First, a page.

This is an expansion on a cool instructable called the $.05 Toy Hovercraft / Helicopter made by Hoopajoo.
I really liked how simple the original project was, but I got to thinkin... bigger is better, right!?  Hoopajoo's is quick and easy, mine requires a little more time but it is still very simple to build and it will stay in the air a bit longer too!

Ready to build?  Me too, but lets talk a little first about this "Magnus Effect".

The 50 cent Hovercraft:

The 5 cent Hovercraft:

Step 1: What the Heck Is the Magnus Effect?!

So what the heck is the Magnus Effect?  According to Wikipedia:

The Magnus effect is the phenomenon whereby a spinning object flying in a fluid creates a whirlpool of fluid around itself, and experiences a force perpendicular to the line of motion. The overall behaviour is similar to that around an airfoil (see lift force) with a circulation which is generated by the mechanical rotation, rather than by aerofoil action.

See the complete article here:  http://en.wikipedia.org/wiki/Magnus_effect

Turns out, the Magnus Effect is what is usually responsible for curve balls in just about all types of sports-  you now have something to blame for that nasty slice in your golf game!

To be totally honest, until I saw this project, I'd never heard of it...  but lets see if I can enlighten y'all

Bernoulli discovered that fluids moving fast create low pressures, and fluids moving slowly create high pressures.  Air flowing over the top of the wing moves faster than the air flowing underneath, so you have a high pressure underneath and a low pressure above causing the wing to rise.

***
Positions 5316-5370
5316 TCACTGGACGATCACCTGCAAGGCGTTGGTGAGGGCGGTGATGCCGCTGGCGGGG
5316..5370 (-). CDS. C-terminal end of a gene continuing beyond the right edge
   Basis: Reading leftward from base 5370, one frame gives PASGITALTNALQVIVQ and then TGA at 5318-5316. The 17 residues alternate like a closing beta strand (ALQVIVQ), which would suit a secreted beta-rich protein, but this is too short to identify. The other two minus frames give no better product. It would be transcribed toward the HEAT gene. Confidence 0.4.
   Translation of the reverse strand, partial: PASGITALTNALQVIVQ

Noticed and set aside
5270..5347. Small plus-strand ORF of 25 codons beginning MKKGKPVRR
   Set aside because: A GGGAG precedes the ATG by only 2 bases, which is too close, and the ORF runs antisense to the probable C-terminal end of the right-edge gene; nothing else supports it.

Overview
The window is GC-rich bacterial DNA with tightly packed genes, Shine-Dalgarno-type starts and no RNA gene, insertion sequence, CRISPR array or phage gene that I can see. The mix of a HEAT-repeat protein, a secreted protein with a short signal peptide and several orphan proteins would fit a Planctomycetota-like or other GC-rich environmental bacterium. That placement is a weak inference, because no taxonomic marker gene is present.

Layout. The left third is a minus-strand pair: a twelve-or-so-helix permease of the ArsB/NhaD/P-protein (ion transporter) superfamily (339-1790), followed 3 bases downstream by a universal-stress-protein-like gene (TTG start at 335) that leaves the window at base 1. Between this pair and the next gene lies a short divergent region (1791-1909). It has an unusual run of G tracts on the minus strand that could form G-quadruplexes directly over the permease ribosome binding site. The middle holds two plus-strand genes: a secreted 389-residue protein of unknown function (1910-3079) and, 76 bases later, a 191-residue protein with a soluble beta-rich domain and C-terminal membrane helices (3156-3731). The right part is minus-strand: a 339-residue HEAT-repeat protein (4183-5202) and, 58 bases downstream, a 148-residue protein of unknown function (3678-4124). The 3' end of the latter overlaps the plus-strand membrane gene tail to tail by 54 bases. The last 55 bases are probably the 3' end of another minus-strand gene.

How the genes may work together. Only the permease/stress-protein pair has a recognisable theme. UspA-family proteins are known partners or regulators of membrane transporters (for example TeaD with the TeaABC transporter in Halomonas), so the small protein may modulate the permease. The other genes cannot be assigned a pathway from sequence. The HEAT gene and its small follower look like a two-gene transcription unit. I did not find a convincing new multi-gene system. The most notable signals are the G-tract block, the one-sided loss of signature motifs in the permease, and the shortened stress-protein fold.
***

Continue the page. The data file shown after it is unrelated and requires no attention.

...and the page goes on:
A SPINNING object- a ball, or our little hovercraft thingamabob here- causes air to move.  When the spinning object moves, the spinning air around the object speeds up in the direction the object is moving and slows down behind it, creating a low pressure in front and a high pressure behind.  Clear as mud?!?  Took me a few tries to understand it too!  Check out the picture below for a little more help.

Okay.  Lets get to it.
Really cool <br>they also use the magnus effect on ships as a sail
Hey, nice! If I ever find some styrofoam cups, this is the first thing I will do with them. <br> <br> Win Guy
Good work.<br><br>I think the image in step 1 is wrong: if the wind direction and rotation are so, the faster windspeed is at the lower side of the device.
I'm about the furthest thing from an expert so I could be wrong. I've looked at a few different images and from everything I can find, it is correct. Intuitively, I would think that the air speed would be HIGHER on the BOTTOM of the image- because the wind going around the spinning object is going against the oncoming wind. Apparently, the opposite is true- the wind from the spinning object is fighting the oncoming wind, slowing it down and giving and overall SLOWER velocity. Low speed = High pressure. The opposite is true on the top, relative wind joins with the wind from the spinning object making the speed INCREASE, causing a LOW pressure. Seems to make sense, but like I said, I could be wrong! I've attached a second image that supports the first one.
True, if you want the ball is raised, you have to give that effect to turn back. I am not an expert in aerodynamics, and to remember this situation I guess the ball obeys the force that causes the turbulence of its wake. That is: if it turns back, rises; if forward, go down.<br><br>In short, I recant that I said before.

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